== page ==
23 January 2018 Peak-to-average power ratio reduction in orthogonal frequency division multiplexing-based visible light communication systems using a modified partial transmit sequence technique
Author Affiliations +
Abstract
We propose an efficient partial transmit sequence technique based on genetic algorithm and peak-value optimization algorithm (GAPOA) to reduce high peak-to-average power ratio (PAPR) in visible light communication systems based on orthogonal frequency division multiplexing (VLC-OFDM). By analysis of hill-climbing algorithm’s pros and cons, we propose the POA with excellent local search ability to further process the signals whose PAPR is still over the threshold after processed by genetic algorithm (GA). To verify the effectiveness of the proposed technique and algorithm, we evaluate the PAPR performance and the bit error rate (BER) performance and compare them with partial transmit sequence (PTS) technique based on GA (GA-PTS), PTS technique based on genetic and hill-climbing algorithm (GH-PTS), and PTS based on shuffled frog leaping algorithm and hill-climbing algorithm (SFLAHC-PTS). The results show that our technique and algorithm have not only better PAPR performance but also lower computational complexity and BER than GA-PTS, GH-PTS, and SFLAHC-PTS technique.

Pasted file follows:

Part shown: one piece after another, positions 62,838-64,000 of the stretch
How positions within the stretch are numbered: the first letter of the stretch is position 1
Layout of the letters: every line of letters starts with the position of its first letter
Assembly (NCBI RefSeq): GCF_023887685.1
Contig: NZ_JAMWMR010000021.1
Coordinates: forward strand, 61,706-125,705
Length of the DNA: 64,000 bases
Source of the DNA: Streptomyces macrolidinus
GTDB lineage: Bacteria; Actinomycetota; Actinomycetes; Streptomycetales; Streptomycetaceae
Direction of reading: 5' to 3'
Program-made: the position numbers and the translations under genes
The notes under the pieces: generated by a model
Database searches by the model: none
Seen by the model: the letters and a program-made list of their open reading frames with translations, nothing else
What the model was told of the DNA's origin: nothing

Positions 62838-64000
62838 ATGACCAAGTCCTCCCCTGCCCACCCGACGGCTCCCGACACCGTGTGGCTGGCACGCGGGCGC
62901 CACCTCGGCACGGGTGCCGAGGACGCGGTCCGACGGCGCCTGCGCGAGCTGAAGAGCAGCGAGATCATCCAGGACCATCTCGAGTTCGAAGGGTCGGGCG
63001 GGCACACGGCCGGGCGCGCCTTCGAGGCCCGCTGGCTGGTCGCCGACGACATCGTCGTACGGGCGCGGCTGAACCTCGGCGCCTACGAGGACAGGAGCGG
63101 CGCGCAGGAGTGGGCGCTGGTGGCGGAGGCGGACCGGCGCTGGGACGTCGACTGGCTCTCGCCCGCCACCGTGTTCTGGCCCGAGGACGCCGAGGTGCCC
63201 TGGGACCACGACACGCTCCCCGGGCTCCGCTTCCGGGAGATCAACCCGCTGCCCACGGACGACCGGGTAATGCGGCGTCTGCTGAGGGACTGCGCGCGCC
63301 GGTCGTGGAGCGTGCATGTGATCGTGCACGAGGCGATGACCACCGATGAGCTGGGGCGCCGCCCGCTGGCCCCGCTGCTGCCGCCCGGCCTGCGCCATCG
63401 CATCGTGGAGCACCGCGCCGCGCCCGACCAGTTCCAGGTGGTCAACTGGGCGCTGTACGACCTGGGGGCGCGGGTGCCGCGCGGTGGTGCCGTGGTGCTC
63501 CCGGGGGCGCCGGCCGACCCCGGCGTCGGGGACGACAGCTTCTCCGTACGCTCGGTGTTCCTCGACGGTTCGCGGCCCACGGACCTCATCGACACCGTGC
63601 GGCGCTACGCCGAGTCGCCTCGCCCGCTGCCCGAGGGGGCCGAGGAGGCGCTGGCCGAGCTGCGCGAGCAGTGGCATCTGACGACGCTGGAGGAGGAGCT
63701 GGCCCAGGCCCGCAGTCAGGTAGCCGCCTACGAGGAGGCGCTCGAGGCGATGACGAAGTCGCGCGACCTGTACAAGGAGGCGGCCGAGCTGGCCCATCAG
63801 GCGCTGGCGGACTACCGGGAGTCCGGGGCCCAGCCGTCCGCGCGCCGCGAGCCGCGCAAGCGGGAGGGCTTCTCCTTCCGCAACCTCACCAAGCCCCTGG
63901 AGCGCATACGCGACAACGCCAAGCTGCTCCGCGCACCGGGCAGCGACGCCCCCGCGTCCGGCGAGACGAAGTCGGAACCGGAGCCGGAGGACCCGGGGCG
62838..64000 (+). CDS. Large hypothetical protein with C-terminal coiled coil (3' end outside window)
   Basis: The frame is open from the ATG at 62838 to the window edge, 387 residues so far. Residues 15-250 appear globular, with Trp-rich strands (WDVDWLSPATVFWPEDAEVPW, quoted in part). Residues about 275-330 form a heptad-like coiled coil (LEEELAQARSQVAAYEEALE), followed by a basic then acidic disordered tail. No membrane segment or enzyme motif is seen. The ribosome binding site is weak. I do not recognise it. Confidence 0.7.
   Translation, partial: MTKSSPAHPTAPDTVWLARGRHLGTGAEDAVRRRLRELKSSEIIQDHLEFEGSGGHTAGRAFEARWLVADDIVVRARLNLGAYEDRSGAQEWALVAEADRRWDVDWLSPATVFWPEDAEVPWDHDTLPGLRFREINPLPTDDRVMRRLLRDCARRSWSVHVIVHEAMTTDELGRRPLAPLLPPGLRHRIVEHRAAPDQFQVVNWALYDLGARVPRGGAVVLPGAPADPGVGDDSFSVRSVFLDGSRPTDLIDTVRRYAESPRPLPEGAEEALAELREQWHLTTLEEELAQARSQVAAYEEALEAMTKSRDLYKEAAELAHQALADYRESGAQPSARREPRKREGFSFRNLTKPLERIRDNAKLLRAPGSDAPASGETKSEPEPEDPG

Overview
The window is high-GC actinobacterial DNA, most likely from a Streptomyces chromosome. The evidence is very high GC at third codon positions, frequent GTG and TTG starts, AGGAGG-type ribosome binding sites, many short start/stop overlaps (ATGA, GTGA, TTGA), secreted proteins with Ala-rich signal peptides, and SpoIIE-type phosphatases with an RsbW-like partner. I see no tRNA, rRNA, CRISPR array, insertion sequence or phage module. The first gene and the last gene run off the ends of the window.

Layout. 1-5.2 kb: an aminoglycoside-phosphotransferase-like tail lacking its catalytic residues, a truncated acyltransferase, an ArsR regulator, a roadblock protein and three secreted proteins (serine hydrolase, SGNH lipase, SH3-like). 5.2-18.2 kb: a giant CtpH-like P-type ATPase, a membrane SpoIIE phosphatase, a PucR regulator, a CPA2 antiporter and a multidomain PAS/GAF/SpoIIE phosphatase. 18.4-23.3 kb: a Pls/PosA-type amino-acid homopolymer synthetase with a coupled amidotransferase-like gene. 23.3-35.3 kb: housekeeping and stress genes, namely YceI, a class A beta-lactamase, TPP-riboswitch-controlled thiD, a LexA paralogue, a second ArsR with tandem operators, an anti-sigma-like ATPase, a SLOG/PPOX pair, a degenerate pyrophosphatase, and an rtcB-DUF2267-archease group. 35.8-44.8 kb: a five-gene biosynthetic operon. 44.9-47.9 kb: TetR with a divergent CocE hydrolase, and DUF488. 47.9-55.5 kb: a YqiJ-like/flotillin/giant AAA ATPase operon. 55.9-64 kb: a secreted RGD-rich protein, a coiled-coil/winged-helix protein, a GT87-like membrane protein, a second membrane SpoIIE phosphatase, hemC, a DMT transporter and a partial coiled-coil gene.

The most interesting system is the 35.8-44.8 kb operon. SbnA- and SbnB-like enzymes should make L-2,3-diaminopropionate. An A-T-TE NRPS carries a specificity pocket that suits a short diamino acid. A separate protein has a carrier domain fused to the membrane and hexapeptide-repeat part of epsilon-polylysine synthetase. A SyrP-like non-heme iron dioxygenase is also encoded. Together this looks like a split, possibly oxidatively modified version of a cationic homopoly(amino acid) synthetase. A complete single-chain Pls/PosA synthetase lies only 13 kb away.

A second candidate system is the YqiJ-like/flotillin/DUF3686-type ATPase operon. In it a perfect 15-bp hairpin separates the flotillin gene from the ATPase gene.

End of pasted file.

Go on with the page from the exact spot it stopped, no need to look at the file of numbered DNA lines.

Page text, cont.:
© 2018 Society of Photo-Optical Instrumentation Engineers (SPIE)
Yan Liu, Yan Liu, Honggui Deng, Honggui Deng, Shuang Ren, Shuang Ren, Chengying Tang, Chengying Tang, Xuewen Qian, Xuewen Qian, } "Peak-to-average power ratio reduction in orthogonal frequency division multiplexing-based visible light communication systems using a modified partial transmit sequence technique," Optical Engineering 57(1), 016108 (23 January 2018). https://doi.org/10.1117/1.OE.57.1.016108 . Submission: Received: 16 August 2017; Accepted: 27 December 2017
Received: 16 August 2017; Accepted: 27 December 2017; Published: 23 January 2018
JOURNAL ARTICLE
10 PAGES


SHARE
RELATED CONTENT

Gaussian mutation in evolution strategies
Proceedings of SPIE (March 24 1998)
Bone segmentation using multiple communicating snakes
Proceedings of SPIE (May 14 2003)

Back to Top